The Beatles aren’t performing cuts from Revolver in their live shows, but the album is piped in on the sound system before their concerts, stays at #1 for the duration of the tour, bleeds into people’s heads throughout that long, unusually hot summer of ‘66. Grinds and shrieks and great crunching snarling chords crawl into and out of ears, just as Klaus Voorman’s cover art presages that it will.

A lot of people go a little mad. A lot of people spend more time going a little mad than actually listening to the music. Revolver tops the charts, but it doesn’t stay there quite as long as expected, doesn’t sell quite as well as it should, despite (because of) its unprecedented, revolutionary sound.

The Beatles go a little mad, too, though for them it translates not into destruction, but into finally being so extremely done with the bullshit that they can’t take it anymore. Leaving Candlestick Park, locked away in their armored truck, even Paul decides enough is enough. When Paul McCartney is fed up with live performance, you know it’s the end times.

Even before the ‘66 Tour From Hell, madness is on the Beatles’ minds, which is how Revolver gets recorded in the first place. The chains may have come off in the studio, but the chains of being Beatles are digging hard into their skin. Having realized their wildest teenage fantasies, they’re chafing at their mop-top image and the limitations imposed by touring, creatively restless and tripping on pot and LSD, straining against the suffocating restrictions of their off-the-charts fame, and things need to change, like, yesterday.

Their first shot across the bow is “the butcher cover,” but that’s not nearly enough and anyway, they’re forced by their American label to backpedal. Their manifesto of discontent will have to be delivered through the music, of course, and it is. With a vengeance.

Revolver is all about the madness of confinement. It’s the Beatles tearing at their perfectly tailored Pierre Cardin straitjackets, scraping their bloodied fingernails over the steel walls of their armored truck after performing behind a wire barricade for 50,000 shrieking fans. It’s the Beatles, ready and willing to gnaw their feet off to escape from the trap.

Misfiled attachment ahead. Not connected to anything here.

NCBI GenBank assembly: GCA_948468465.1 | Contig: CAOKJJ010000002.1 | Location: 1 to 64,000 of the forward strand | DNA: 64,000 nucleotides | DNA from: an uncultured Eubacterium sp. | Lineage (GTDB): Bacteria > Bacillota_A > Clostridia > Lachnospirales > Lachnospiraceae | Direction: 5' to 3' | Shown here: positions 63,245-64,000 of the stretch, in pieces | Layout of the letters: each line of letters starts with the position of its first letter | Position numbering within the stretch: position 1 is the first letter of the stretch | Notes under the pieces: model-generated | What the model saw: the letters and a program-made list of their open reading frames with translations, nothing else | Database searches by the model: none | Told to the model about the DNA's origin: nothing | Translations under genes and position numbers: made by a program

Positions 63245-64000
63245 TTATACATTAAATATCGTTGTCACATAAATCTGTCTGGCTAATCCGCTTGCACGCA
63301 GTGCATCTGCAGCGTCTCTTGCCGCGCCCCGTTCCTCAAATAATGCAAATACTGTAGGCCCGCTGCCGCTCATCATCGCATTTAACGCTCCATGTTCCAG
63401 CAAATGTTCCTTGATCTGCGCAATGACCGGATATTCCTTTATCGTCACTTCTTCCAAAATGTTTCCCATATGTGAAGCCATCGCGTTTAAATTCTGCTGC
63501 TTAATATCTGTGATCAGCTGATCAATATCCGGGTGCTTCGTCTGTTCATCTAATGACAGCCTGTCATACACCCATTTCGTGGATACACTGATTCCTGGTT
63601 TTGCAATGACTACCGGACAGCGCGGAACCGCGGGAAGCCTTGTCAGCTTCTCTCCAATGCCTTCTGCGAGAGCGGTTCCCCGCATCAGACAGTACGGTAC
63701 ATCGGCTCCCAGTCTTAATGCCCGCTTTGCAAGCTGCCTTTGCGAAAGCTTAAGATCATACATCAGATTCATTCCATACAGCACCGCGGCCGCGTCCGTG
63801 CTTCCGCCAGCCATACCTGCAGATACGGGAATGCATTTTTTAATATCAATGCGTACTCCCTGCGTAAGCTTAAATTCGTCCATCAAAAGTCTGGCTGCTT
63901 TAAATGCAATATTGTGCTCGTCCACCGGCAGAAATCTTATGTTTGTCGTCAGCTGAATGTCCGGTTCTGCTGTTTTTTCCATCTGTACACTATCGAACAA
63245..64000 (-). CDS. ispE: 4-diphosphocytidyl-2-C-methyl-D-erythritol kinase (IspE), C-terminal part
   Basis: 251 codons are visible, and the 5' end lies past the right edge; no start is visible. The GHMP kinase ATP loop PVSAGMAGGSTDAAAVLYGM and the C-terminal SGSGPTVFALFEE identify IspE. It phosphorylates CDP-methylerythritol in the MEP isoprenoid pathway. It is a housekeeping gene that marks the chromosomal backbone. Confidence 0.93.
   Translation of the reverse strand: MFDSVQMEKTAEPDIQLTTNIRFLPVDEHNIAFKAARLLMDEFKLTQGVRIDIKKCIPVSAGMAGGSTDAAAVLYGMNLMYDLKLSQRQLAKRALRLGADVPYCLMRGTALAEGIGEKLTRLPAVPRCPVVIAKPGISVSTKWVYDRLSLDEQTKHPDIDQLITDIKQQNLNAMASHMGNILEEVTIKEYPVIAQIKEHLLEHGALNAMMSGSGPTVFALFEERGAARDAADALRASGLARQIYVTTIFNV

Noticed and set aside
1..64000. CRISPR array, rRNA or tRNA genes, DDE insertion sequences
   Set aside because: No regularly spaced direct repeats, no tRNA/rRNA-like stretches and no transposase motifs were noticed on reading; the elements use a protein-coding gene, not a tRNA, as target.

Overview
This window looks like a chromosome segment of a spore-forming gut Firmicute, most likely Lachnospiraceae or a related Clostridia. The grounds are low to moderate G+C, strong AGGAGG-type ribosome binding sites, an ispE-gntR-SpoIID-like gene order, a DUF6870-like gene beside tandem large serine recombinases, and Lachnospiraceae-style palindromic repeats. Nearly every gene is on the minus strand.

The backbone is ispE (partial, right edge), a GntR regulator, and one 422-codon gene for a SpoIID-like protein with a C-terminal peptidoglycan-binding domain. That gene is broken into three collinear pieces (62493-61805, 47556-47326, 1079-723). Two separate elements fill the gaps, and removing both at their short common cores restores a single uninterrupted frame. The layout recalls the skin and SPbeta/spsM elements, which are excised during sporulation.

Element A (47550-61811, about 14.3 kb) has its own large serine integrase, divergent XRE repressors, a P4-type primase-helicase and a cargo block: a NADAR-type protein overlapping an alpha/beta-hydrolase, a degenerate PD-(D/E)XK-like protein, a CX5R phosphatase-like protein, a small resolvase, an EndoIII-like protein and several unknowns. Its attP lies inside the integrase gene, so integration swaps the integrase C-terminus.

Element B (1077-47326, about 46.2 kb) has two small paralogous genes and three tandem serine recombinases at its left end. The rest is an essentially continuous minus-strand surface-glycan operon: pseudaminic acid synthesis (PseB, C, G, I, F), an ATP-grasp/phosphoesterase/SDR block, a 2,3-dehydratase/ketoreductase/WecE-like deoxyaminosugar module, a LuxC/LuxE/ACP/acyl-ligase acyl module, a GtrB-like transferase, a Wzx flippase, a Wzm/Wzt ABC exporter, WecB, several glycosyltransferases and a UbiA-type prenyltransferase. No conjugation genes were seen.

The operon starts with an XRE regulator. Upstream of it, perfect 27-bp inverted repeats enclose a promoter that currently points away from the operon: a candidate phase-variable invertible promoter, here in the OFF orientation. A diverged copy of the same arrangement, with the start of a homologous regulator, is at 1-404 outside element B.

You want to drive us mad? they snarl. You want to confine us? Fuck you, here’s what confinement feels like. See how you like it for a change.

Track by track, they try every escape available to them. John tries to sleep and argue his way out. George tries philosophizing. Ringo tries disappearing into an alternate universe, making the best of being trapped in an enclosed space with a bunch of lunatics (as he’ll do again on Abbey Road). Doctor Robert and his cocktail of oblivion can’t help. Neither can fame, fortune or green birds, whatever those are. Even a forced march into the blinding sunshine of the asylum’s exercise yard offers but a temporary reprieve and only results in scorched feet. And were there ever two people more trapped in the madness of confinement than Eleanor Rigby and Father McKenzie? Paul almost makes it out–for a heady moment, he thinks romantic obsession will set him free or at least offer a more comfortable kind of confinement, but love (or lust, it’s so hard to tell with Paul…) turns out to be just as claustrophobic as the cell he’s trying to escape. It’s one of those horror movie mazes where no matter what they try, they always end up back where they started. They’re The Beatles and there is no escape. No one will be saved.

By December, the Great Global Revolver Freak-Out is over. The Beatles have freed themselves from the restraints of touring, but they’re still confined — this time in the studio and this time, voluntarily. They have unfinished business with us.

They’re busy remaking Revolver.


Part 2…. in which this last sentence is unpacked in detail… is right here.

Meanwhile, for further reading, I recommend the book “Beatles ‘66’ by Steve Turner, as well as Hey Dullblog contributor Devin McKinney’s excellent chapter on Revolver in his book Magic Circles.